There are many different levels of T cell tolerance to the body’s tissues, and places where it can go wrong.

One place where it can go wrong is in the thymus—the organ where T cells develop. Here, when T cells generate their unique receptor, they test it out to make sure it doesn’t bind to any of the body’s own protein fragments—for example, a T cell with a receptor that binds to an insulin peptide would be screened in the thymus and eliminated.

However, this process doesn’t work perfectly. If enough of potentially autoimmune T cells survive their development within the thymus, the chances of getting autoimmune disease will increase.

What does your lab study?

Our major project right now is to try to understand the cells that help T cells to develop, and whether these cells can be altered to prevent autoimmune T cells from developing in the first place.

T cells are produced in the thymus throughout life. When T cells generate their unique T cell receptor, they test its functionality with the help of epithelial cells that reside permanently within the thymus. Epithelial cells within the thymus there are like teacher cells, and one of their essential jobs is to prevent T cells that might be autoimmune from graduating and leaving the thymus, where they might cause disease.

These cells have an enormous impact on the ability of T cells to mature and function properly. Developing techniques to manipulate the functions of these cells through genetic modification and epithelial stem cell transplantation will tell us a lot about how the autoimmune T cells that drive type 1 diabetes come to develop, and how they might be eliminated.

In another project, we’re trying to understand what drives the growth of developing T cells. We think that in the thymus, there’s sort of a balance of biochemical signals from outside the T cells. There are some signals that drive T cell proliferation and some signals that drive cell death. But we’ve found a line of mice that seem to have a misbalance in these signaling pathways that drive cell proliferation. We’re seeing if that might predispose the cells in those thymuses to autoimmunity.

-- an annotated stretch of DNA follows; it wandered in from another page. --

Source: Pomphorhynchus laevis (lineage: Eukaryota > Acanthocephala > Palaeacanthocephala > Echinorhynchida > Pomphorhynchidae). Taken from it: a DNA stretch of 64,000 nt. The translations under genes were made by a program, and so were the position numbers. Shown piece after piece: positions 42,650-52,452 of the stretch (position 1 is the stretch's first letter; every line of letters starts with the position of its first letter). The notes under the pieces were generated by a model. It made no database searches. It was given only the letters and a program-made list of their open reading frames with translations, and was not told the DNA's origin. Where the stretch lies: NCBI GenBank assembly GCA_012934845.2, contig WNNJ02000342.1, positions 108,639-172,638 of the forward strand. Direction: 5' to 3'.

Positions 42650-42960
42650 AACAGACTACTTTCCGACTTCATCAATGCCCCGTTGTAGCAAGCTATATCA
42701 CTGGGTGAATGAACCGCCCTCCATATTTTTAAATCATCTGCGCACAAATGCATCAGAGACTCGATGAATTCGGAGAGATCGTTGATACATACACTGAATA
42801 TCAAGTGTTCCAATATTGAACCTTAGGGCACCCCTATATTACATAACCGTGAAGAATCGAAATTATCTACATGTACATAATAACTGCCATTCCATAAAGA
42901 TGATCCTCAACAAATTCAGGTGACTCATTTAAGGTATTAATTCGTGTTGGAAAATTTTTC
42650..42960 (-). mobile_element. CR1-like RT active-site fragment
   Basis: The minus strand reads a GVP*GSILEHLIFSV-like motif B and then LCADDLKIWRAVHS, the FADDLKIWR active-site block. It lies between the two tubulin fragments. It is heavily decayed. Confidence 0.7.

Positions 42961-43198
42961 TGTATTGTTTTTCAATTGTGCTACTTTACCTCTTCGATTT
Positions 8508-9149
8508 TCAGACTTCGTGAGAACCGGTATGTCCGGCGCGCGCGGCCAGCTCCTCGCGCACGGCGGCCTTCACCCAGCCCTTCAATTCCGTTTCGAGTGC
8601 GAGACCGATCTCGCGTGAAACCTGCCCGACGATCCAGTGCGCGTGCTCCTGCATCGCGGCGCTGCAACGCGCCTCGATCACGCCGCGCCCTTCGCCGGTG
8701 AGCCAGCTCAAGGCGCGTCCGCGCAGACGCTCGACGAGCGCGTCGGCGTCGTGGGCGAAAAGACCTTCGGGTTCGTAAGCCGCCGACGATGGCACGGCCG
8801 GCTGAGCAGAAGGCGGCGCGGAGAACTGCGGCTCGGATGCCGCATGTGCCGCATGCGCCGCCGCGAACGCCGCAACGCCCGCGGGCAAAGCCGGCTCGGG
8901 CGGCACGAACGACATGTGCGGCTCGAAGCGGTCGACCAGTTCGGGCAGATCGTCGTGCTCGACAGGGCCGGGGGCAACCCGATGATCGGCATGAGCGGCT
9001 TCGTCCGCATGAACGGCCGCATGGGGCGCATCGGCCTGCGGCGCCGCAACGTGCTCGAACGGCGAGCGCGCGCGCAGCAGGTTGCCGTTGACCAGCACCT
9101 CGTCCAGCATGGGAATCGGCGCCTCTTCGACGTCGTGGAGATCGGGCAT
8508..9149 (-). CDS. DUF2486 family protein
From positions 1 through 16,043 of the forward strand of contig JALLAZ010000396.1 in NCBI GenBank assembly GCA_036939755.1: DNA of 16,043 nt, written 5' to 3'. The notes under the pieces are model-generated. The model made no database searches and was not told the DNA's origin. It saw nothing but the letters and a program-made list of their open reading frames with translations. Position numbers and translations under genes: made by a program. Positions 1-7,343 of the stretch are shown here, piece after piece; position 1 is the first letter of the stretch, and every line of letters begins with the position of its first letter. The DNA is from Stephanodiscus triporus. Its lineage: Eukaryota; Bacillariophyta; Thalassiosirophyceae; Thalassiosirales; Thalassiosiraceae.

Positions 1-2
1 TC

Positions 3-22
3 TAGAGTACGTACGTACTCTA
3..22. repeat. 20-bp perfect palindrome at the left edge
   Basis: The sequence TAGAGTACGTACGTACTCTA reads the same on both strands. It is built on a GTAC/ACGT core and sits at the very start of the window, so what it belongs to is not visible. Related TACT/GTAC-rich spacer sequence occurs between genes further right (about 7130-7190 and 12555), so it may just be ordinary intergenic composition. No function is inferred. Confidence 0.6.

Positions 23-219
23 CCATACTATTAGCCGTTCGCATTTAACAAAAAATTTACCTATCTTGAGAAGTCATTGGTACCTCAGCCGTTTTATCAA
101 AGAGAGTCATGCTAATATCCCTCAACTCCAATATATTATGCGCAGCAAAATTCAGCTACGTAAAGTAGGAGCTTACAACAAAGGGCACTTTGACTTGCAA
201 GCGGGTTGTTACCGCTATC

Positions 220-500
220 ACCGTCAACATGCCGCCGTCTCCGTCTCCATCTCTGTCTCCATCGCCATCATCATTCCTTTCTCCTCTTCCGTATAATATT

How much progress is the field making in discovering how to stop the type 1 autoimmune attack?

Once you have an ongoing immune response, you have so many T cells that are reactive to your body—it is a big challenge to specifically inactivate the bad T cells without also eliminating the beneficial T cells.

That being said, we now know that the immune system has built-in mechanisms that shut down T cell responses, and keep them from getting out of control. Discoveries in this area of research have been providing new ideas for how we might enhance our normal mechanisms for stopping autoimmunity. Some of these ideas are already being tested in clinical trials, and more are certain to come. So I am excited about the progress being made.

Also, I think that we are still in the discovery phase of this disease. We have identified many, but certainly not all, of the important cell types and proteins that are involved, and we are still trying to figure out how these parts fit together and interact, both with one another and with the environment, to drive the immune disease. There is a lot of progress being made. As this picture becomes clearer, our ideas and our attempts to stop the autoimmune attack will improve.

Thomas Serwold, Ph.D. of Joslin Diabetes Center

Page last updated: December 22, 2014